The emergence of new technologies, including services based on mobile applications, is changing the way the food industry operates, and is giving rise to a new digital industry, known as food technology. Innovations that meet growing consumer demands for comfort, product freshness and environmental sustainability are set to define the sector’s future.
The idea of Cook My Grub was conceived in December 2019 by entrepreneurs, Shabbir Mukhtar and Dinesh Patel when they discovered a gap in the market for home-cooked foods that could be easily delivered to people’s homes via a mobile app.
Customers can choose from a wide range of cuisines from home chefs who have created their own “virtual restaurants” and have peace of mind knowing their food meets the standards of the Food Authority.
Previously, both founders worked in senior management positions in the corporate world. Both had young families and busy lives and as a result, they faced challenges preparing fresh meals at home.
Mokhtiar says: “At the 2019 Christmas Eve party, we were talking about some of the local home chefs who cook and sell food in the neighbourhood. They are highly rated by many of our friends and also serve up very authentic ethnic cuisine, only available in select regions of India” .
That was their Eureka moment. After securing an initial angel investment from friends, they spent nine months developing products and experimenting before launching their service. When sales started to pick up, they launched a crowdfunding campaign that exceeded its target by 250% and raised £750,000.
The app has 10,000 users and more than 400 chefs trading on the platform or in the setup. “As part of our cleanliness promise, every new chef is trained in allergy awareness and hygiene level 2, and is supported by registration with the local council,” Mokhtiar says.
German startup HIER provides an app that enables grocers and stores to handle purchases from all their local suppliers in one place instead of having to call them individually or email them. Founded in 2019 by Lara Hämmerle and Mark Jäger, it connects food suppliers and retailers on the same platform.
“Not only do we put local food trade on par with the efficiency of global procurement, but we also provide a more resilient supply chain, which is critical, given the increasingly frequent shocks we face in global agriculture and logistics,” says CEO Hammerley.
The founders recognized early on that many food technology companies are B2C companies focused on delivering food to a small percentage of people who live in urban areas and can afford the delivery options. “This is not a scalable market,” Hammerl says. “About 95% of people buy their food from brick-and-mortar food sales. We realized that the best way to achieve results was to offer them fresh, local food.”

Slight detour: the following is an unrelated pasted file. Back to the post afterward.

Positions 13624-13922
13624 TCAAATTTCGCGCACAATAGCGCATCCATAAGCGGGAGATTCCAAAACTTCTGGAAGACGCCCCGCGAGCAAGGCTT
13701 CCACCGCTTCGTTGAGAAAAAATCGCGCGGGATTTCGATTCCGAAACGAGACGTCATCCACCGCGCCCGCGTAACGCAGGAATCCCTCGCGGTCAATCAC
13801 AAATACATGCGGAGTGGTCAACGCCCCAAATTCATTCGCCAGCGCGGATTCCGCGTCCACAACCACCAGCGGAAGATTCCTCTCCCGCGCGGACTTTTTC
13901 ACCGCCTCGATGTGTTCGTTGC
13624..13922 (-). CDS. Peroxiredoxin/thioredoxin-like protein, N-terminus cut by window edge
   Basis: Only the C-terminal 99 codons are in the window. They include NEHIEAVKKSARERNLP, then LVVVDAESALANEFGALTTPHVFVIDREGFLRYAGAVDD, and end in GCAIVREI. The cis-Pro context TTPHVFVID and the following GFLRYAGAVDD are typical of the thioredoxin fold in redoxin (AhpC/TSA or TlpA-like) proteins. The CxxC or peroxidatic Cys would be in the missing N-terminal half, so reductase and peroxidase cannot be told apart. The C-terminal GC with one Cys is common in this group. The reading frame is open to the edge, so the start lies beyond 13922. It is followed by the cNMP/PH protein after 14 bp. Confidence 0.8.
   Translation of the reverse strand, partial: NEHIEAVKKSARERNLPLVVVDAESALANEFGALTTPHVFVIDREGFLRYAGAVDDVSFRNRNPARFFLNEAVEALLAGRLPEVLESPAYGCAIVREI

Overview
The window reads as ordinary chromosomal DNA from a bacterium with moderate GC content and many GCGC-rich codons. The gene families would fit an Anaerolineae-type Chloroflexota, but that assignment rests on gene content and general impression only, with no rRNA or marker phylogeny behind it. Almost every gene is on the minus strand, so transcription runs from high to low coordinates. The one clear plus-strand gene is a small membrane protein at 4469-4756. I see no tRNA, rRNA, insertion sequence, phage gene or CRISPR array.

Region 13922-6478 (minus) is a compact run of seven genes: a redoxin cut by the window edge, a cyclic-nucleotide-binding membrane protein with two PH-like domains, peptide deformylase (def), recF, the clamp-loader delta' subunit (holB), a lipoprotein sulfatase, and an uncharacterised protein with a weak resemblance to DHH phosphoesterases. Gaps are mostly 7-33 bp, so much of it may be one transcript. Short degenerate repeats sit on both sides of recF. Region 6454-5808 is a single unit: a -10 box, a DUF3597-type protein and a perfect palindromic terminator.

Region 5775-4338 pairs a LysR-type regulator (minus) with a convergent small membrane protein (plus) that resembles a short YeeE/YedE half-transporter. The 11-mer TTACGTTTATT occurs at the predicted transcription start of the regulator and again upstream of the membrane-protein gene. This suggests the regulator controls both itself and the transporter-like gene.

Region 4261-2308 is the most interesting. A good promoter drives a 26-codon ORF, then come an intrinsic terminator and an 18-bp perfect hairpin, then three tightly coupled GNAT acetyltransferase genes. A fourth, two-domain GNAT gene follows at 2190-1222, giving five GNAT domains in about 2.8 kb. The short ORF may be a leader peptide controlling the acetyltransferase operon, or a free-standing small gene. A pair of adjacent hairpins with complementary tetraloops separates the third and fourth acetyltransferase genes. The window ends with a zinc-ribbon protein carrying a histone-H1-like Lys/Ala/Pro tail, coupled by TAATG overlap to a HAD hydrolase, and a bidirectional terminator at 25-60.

The project was previously funded by VCs Pale Blue Dot, Speedinvest, Entrepreneur First, and Yes VC. On the demand side, HIER works with independent grocers within large German cooperatives as well as specialty grocers such as bakeries and butchers, and on the supply side with a variety of suppliers, including fruit, vegetables, dairy, meat, alcohol and non-alcoholic beverages.
Garden’s Remote Sensing Technology, founded in 2020, aims to empower food producers by monitoring and providing insights into plant health versus the growing environment to reduce waste and make growing food more sustainable.
The company’s full-stack solution is designed to measure physiological traits of plant crops such as photosynthetic activity, biotic and abiotic stress and nutrient density, while driving correlations between plant and crop physiology and the growth environment, enabling food producers to make meaningful interventions. Exactly when needed.
The company was founded by businessman Sumanta Talukdar. As a food lover, he tried to grow his own products, but with poor results. He was frustrated that he couldn’t grow great vegetables at home, when NASA could grow fresh produce in space.
He reached out to some academics in the field to learn more about the technology out there and discovered that the problem was shared not only by amateur farmers, but throughout the food industry. This became Gardin’s task, which is to introduce the phenotype of plants far away from the food supply chain.
Gardin has received seed funding from LDV Capital, Seedcamp and MMC Ventures along with Angel investors and is one of 32 climate technology companies selected and supported by Tech Nation’s Net Zero Growth Program.
Launched in 2019, ShelfNow is an online B2B marketplace that bridges the gap between smaller, high-quality food and beverage producers and independent buyers in the hospitality and retail sectors.
The company was founded by CEO Philip Lenardos and COO Sajid Ghani. “The UK wholesale food and beverage sector is huge, the EU alone has sales of over €100 billion, with small businesses accounting for around 50% of that revenue,” says Lenardos.
After discussions with hundreds of companies, it has become clear that both small and medium food brands and buyers lack the time and resources to research and make direct sales and purchases. “Instead, they relied on traditional brokers that are overpriced, ineffective, and lack transparency,” says Lenardos.
The founders created a smart B2B platform that harnesses data science technologies and market trading efficiency to help producers and buyers trade as directly as possible while lowering costs and enabling buyer-seller relationships to establish. The company handles all payments, invoices and fulfillment, which reduces the time spent by the administrator.
At first they were self-financed by the founders, and later they got funding from angel investors, pooling three times from several small strategic angels. The larger seed round is currently in progress.